These pages are for you if you are thinking of sharpening up your institution’s approach to leadership succession or the management of talent.
We anticipate that you no longer need to be convinced about the value of succession planning. But maybe you want some ideas for what works, and you are looking for some help in putting together a plan. Perhaps you want a framework, or some good questions to ask, or some examples of what other organisations have done.
You might also want to be aware of the potential pitfalls, to know what conditions need to be in place for a successful approach, and to have an idea of the way the thinking on succession and talent from other sectors might play out in higher education.
The writers of these pages are all involved with succession or talent within higher education. We have drawn on our own experiences, and the advice of experts, to create a set of practical tools: definitions, sensible questions to ask at each stage, case examples and further reading. Our work was funded by the Leadership Foundation for Higher Education as a Small Development Project in 2011-12.
It is vital that the sector makes the most of the talent within our universities. Our aim at NTU is to better understand, develop and utilise the talent that already exists in our organisation by making succession planning and the development of potential a core business process.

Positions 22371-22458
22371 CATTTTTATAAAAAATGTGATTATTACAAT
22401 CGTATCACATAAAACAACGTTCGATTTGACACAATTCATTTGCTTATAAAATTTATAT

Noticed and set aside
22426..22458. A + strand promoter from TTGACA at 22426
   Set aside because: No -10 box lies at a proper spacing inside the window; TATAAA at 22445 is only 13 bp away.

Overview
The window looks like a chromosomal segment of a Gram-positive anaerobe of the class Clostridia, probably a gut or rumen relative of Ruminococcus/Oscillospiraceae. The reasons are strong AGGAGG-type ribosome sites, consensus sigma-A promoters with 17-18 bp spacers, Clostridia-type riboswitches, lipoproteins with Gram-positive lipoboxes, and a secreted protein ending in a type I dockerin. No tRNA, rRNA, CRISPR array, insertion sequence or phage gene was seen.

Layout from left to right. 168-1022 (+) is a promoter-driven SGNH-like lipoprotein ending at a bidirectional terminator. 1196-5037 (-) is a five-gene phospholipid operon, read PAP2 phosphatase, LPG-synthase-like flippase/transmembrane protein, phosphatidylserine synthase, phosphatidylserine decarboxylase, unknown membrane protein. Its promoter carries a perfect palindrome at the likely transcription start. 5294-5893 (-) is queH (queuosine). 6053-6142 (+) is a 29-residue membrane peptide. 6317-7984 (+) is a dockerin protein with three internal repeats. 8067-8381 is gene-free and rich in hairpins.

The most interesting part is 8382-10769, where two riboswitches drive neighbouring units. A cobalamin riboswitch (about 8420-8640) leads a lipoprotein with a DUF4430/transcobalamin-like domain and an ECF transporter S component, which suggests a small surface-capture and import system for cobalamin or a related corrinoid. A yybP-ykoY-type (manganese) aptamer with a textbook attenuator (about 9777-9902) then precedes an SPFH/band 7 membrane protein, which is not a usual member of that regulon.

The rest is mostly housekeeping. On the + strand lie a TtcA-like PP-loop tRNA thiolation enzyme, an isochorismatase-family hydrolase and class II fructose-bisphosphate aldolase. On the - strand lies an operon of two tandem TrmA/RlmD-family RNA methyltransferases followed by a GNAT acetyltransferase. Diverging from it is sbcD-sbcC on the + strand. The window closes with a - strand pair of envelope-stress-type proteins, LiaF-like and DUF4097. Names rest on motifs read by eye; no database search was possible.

Professor Neil Gorman, vice-chancellor, Nottingham Trent University
Leadership succession is about preparing the university’s future leadership, and in doing so attempting to sustain its success during some challenging times. Funding cuts and the student offer for instance mean that we will be leading and managing in a more complex environment. We need to plan to ensure that we have the right people with the right skills and levels of resilience in place. This will mean working to optimise the performance of those currently in post and developing the leadership talent of those coming through.
Professor Chris Brink, vice-chancellor, Newcastle University